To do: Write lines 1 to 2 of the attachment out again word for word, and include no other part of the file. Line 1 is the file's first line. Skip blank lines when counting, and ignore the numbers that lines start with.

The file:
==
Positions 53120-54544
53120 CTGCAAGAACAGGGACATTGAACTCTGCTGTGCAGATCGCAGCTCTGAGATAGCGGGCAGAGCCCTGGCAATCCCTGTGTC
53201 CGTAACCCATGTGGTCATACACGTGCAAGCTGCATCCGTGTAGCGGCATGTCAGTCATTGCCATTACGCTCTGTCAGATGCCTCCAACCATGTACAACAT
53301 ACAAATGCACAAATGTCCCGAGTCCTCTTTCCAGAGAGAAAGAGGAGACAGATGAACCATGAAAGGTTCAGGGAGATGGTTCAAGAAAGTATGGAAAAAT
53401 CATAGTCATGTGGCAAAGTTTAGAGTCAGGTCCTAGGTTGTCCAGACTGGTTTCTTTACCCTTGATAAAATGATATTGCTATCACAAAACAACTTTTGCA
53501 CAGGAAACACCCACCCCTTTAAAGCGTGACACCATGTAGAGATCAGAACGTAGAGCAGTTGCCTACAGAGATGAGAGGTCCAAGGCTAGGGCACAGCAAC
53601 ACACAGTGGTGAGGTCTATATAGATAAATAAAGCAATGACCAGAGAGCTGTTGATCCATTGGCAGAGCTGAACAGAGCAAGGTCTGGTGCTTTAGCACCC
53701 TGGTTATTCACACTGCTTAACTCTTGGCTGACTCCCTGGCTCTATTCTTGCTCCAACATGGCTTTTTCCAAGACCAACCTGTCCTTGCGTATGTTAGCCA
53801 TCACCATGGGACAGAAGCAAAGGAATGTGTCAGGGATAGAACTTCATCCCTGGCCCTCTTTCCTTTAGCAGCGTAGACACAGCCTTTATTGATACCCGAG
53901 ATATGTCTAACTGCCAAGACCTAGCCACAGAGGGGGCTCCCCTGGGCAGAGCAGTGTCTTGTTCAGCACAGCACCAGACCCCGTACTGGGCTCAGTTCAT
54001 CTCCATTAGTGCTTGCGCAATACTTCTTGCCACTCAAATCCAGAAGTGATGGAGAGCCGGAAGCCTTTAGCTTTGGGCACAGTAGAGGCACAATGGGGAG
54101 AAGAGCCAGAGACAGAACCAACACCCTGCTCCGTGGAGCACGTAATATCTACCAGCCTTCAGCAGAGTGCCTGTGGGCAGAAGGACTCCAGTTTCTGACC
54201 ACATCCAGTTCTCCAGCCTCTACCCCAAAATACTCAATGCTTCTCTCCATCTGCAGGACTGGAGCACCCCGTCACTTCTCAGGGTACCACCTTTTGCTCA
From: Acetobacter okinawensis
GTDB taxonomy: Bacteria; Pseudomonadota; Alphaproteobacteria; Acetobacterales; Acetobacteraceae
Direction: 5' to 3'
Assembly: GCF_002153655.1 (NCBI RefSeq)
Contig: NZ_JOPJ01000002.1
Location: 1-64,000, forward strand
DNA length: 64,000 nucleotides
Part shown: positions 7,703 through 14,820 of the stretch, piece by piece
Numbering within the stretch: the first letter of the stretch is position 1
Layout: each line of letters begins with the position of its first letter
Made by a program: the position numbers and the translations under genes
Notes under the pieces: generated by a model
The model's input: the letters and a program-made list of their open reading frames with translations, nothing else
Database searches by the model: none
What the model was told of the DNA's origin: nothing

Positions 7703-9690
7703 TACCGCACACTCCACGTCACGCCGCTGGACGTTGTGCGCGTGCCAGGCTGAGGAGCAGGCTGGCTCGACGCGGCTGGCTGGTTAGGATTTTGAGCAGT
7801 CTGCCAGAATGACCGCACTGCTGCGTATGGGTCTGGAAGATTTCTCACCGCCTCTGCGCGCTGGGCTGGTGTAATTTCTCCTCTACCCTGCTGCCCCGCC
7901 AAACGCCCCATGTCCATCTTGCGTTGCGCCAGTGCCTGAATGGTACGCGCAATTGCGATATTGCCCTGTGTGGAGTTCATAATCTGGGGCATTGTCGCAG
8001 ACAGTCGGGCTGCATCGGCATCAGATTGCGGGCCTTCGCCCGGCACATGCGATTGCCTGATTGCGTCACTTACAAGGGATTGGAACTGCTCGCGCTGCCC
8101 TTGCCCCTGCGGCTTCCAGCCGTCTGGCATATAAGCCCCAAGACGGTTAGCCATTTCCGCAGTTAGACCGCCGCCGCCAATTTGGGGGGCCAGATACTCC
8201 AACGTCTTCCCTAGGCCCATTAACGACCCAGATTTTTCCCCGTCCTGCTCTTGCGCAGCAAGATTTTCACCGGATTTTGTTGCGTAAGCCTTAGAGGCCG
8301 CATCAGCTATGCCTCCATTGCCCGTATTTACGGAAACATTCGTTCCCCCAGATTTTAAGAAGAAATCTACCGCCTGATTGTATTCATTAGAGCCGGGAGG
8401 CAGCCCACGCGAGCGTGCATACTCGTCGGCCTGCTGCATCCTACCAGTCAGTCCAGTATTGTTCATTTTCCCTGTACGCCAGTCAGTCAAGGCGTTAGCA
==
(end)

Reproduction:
Positions 53120-54544
53120 CTGCAAGAACAGGGACATTGAACTCTGCTGTGCAGATCGCAGCTCTGAGATAGCGGGCAGAGCCCTGGCAATCCCTGTGTC